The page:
Published in The Denver Post on May 18, 2012
When the Colorado Civil Union Act failed in the legislature for the second time in less than a week on Monday, it rightfully left many people disappointed. But they shouldn't be dismayed. Equal rights don't always come immediately, but always come eventually.
When the civil union bill died, it also ensured that the mission of Coloradans for Freedom, a conservative Republican organization advocating for civil unions, would live on. Simply put, we will keep fighting for civil union legislation in Colorado, making the conservative argument to pass them until they become a reality in our state.
Unfortunately, in the wake of the civil union bill's death, people immediately began to lay blame. And there seems to be plenty to go around. Democrats can be blamed for failing to bring the legislation during the four years from 2006 to 2010 when they controlled all levels of the state government. Republicans can be blamed for employing procedural tricks to deny an up-or-down vote on the state House floor.
But blame is a political parlor game. It is for those who are unable and unwilling to move on. And it keeps those focused on laying blame from analyzing what has been lost and what has been gained.
For us, the loss is easy to identify: a missed opportunity to provide equal rights to all Colorado citizens and to put a conservative stamp on civil rights.
More easily overlooked is what was gained. Conservatives supporting civil unions gained heroes like Reps. B.J. Nikkel, Don Beezley and Cheri Gerou. Also, Sens. Ellen Roberts, Nancy Spence and Jean White. And, in the form of Coloradans for Freedom, conservatives gained an aggregate voice to support civil unions that had never existed before.
We will continue to fight for two primary objectives. First, to help ensure Republican majorities in both legislative chambers. As conservatives and Republicans, we share the belief that our state needs the strong fiscal principles of Republicans to address the weak economy and allow businesses to create more jobs.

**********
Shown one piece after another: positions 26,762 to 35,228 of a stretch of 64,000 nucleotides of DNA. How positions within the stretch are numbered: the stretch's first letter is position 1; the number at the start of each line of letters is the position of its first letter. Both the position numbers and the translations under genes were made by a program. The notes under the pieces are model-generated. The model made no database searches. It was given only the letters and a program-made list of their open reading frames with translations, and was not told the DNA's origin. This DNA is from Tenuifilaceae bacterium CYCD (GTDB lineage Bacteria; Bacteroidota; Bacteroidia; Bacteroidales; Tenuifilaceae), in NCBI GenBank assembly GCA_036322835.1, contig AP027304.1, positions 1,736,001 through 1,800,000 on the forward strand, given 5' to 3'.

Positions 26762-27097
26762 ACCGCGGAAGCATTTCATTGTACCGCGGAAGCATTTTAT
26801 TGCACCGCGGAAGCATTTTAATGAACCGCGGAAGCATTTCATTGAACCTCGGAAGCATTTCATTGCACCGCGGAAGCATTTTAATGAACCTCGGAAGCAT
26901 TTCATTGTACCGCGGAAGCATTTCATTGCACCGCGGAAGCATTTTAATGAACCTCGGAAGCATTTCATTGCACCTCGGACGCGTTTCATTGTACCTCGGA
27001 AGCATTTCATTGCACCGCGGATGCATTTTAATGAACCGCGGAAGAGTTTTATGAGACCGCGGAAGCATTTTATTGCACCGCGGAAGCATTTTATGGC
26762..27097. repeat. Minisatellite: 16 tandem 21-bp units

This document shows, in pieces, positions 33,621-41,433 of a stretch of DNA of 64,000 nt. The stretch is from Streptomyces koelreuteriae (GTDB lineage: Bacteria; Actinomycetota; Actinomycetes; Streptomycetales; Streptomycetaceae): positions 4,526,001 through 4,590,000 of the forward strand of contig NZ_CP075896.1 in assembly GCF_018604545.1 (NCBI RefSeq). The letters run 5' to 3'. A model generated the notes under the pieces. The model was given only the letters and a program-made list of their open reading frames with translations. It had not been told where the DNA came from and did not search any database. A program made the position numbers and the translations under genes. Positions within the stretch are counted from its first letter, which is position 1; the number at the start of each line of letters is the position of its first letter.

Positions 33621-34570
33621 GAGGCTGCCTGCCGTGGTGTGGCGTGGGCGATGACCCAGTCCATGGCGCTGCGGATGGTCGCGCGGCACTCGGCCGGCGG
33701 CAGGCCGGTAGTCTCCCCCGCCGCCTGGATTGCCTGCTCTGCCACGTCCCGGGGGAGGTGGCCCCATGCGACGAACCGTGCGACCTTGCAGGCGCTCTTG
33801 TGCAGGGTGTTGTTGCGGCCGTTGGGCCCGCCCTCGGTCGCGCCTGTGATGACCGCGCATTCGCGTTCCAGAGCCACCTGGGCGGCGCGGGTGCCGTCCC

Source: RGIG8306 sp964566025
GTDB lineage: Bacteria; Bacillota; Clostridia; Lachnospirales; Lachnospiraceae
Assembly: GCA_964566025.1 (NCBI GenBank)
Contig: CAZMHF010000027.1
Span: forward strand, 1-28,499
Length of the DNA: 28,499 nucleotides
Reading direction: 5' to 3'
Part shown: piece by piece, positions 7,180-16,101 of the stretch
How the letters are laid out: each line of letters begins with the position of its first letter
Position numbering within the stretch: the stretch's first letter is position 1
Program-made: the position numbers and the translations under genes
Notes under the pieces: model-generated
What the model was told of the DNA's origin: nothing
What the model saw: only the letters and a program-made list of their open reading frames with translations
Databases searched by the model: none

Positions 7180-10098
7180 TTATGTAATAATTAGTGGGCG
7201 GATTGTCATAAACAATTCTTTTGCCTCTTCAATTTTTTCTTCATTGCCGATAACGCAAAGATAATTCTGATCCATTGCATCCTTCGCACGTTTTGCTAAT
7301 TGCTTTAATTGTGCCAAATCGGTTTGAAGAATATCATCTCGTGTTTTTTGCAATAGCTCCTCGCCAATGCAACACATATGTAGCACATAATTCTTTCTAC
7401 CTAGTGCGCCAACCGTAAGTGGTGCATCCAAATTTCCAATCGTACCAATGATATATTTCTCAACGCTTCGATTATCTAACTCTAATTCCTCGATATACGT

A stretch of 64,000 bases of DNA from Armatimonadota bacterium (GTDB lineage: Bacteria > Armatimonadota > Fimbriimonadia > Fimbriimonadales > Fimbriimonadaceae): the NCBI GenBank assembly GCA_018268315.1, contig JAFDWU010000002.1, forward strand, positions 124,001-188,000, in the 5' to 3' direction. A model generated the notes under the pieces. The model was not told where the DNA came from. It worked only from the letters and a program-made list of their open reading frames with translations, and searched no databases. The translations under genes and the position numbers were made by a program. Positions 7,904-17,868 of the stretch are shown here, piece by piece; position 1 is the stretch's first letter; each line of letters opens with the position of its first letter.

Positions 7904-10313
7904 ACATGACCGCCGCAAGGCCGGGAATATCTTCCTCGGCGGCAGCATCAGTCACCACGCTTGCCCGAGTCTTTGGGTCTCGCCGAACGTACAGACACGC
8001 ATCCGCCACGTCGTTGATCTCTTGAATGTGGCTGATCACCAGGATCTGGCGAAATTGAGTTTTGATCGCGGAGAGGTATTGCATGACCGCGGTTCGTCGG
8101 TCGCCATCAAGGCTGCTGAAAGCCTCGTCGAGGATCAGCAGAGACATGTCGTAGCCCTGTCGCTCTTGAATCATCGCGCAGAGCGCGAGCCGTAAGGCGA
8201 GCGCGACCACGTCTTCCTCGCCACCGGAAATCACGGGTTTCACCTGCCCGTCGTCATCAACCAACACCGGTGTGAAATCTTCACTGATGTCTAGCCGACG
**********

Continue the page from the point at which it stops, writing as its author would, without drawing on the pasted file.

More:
Importantly, unlike some of the fringe anti-equal rights groups that in the past delighted in threatening divisive primaries and spent money to suppress general election votes for Republicans they disagreed with, we will never engage in those types of petulant antics. We will try to educate and change the minds of those who disagree, but never seek retribution at the expense of general election losses.
Second, we will work to ensure those Republican majorities include pro-equality majorities that will support civil unions. We will help Republicans who support civil unions to victory in November. We will also continue to provide additional conservative arguments in favor of civil unions to be used by conservative candidates on the campaign trail.
Thankfully, those two goals â a Republican majority and a pro-equality majority â no longer seem mutually exclusive. Due to the change in debate around civil unions, it is more likely than ever that a conservative Republican majority would pass civil union legislation, especially as more officeholders and candidates become persuaded by our arguments every day.
The civil rights titan Medger Evers said, "You can kill a bill, but you cannot kill an idea." And in conservative circles, the ideas supporting civil unions continue to live on and grow.